Browse our guide to Bembridge Beach for more information.
Where to stay:
Alternatively, take a look at our full collection of cottages in Bembridge.
Best for: History and heritage
Nestled on a lush green hillside above the azure sea, the small town of Ventnor boasts more hours of sunshine than anywhere else in the UK and was once the height of fashion as a health resort during Queen Victoria’s reign. This little suntrap tucked under St Martin’s Down - one of the island’s highest hills - has its own micro-climate, and its sand and shingle beach is sought after all year round. Vintage beach huts can be hired from the hut on the sea wall, as can deckchairs, sun loungers and windbreaks.
After a refreshing swim, you can while away an afternoon in one of the seafood restaurants dotted along the seafront, or head into the main town where charming Victorian architecture houses artisan cafes, antique emporiums and boutique shops. Take a wander around the 22-acre Ventnor Botanic Garden, one of the best in the South if not the whole of England, and discover Ventnor’s smuggling history at the Longshoreman’s Museum.
Browse our guide to Ventnor Beach for more information.
Where to stay:
Alternatively, take a look at our full collection of cottages in Ventnor.
Best for: A quintessential English village experience
Idyllic thatched cottages with blooming gardens, country pubs with crackling fires, and cosy little tearooms serving homemade treats; take a leisurely stroll around the picture-postcard village of Godshill and you’ll soon see why it’s one of the Isle of Wight’s best inland spots. Having changed very little over the years, you’ll find some of the oldest architecture on the Island in this sweet village. It is also home to the Godshill Model Village, an attraction loved by all ages with its vintage theme and quirkiness.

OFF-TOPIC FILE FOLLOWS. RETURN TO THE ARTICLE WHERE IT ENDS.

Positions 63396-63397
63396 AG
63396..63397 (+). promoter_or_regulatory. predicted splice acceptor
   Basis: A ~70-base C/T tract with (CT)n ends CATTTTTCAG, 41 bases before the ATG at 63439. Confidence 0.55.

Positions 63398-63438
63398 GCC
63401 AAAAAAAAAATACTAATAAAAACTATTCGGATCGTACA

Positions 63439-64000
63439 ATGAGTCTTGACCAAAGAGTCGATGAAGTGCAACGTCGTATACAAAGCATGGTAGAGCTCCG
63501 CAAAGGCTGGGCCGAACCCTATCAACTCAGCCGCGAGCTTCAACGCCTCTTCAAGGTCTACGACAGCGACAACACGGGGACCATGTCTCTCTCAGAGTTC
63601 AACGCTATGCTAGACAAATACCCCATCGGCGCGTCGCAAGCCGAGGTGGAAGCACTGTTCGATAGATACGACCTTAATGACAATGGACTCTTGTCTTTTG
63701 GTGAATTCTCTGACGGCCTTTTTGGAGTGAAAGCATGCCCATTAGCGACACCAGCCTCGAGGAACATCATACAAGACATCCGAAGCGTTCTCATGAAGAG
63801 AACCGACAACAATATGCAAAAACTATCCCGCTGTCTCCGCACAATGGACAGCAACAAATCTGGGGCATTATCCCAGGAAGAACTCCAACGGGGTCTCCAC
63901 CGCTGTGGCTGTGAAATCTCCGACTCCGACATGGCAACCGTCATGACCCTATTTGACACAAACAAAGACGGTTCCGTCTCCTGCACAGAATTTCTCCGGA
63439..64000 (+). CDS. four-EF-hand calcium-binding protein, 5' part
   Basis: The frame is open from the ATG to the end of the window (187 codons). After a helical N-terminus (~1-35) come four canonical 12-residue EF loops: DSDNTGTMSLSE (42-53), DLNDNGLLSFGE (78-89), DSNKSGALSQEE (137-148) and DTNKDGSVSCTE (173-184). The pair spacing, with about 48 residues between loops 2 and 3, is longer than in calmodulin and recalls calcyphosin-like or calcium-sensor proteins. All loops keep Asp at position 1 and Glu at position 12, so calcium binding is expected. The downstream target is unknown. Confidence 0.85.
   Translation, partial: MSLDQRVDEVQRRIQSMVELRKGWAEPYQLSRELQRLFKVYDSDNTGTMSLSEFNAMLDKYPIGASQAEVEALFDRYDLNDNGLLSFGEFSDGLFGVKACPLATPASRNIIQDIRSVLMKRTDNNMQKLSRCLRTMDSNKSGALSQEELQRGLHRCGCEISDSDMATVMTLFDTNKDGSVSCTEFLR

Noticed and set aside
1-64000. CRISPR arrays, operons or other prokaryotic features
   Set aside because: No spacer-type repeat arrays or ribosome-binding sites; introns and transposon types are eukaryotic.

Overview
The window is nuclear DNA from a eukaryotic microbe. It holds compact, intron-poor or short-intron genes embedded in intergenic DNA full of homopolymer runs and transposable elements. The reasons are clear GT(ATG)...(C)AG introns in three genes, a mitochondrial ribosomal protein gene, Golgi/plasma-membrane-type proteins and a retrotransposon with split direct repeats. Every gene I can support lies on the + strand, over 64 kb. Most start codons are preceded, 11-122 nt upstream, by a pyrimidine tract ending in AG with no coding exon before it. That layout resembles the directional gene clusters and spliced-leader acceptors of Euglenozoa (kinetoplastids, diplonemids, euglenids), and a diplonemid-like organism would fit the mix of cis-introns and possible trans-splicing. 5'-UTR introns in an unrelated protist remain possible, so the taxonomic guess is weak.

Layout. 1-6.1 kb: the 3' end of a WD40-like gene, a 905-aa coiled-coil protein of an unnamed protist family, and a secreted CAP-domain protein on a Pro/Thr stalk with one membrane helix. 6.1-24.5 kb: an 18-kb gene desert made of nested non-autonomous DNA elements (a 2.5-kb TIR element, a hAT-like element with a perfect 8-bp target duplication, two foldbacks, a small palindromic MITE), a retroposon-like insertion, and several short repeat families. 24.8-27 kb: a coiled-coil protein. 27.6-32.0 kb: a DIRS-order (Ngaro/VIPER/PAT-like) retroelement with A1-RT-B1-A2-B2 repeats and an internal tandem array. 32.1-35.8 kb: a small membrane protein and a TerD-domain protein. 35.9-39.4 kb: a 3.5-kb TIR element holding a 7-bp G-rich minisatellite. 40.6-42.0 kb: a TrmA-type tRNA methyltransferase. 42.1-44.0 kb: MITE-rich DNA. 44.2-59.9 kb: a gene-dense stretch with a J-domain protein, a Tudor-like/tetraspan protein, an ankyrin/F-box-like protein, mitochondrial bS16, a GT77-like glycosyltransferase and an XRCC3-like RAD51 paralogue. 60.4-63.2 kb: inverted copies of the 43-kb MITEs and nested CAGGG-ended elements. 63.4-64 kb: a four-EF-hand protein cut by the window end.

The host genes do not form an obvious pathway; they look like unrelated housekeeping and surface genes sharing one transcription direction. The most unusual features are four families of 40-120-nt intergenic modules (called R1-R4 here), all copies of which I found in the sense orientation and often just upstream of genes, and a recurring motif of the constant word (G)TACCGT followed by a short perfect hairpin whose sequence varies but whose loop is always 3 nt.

The walk up to Godshill Church from Church Hill, reveals one of the most iconic images you’ll see of the island, reproduced on everything from tea towels to tins of shortbread - and legend has it, that this church is magical. When it was first being built, it was supposed to be at the base of the hill, but on three successive nights, the stones were removed, unseen, to the site of the present church. Work was restarted on the first two mornings but on the third day it was assumed that God wished the church to be built on the hill, hence the name Godshill.
Where to stay:
Alternatively, take a look at our full collection of cottages in Godshill.
Stay on the Isle of Wight
These are just some of the best places to stay on the Isle of Wight, but there are plenty more beautiful destinations hiding away on the island, and you can discover them all with a stay in one of our Isle of Wight holiday cottages. Whether you’re looking for a stylish short break for two or a fun-filled break for the whole family, you’ll discover a wonderful selection of places to stay on this unique and special island in our collection.